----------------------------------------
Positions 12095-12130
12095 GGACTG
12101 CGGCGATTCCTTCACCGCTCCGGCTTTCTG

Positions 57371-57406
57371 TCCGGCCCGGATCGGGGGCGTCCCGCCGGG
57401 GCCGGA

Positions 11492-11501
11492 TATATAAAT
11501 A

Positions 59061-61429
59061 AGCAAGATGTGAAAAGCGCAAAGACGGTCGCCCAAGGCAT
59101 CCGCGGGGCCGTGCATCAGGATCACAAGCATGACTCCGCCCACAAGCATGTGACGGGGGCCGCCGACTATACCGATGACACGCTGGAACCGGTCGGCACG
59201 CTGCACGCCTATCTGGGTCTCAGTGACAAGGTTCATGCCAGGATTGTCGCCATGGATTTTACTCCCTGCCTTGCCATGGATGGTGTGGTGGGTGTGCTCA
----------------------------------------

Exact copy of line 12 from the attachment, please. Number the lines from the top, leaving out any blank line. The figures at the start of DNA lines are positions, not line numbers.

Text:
59101 CCGCGGGGCCGTGCATCAGGATCACAAGCATGACTCCGCCCACAAGCATGTGACGGGGGCCGCCGACTATACCGATGACACGCTGGAACCGGTCGGCACG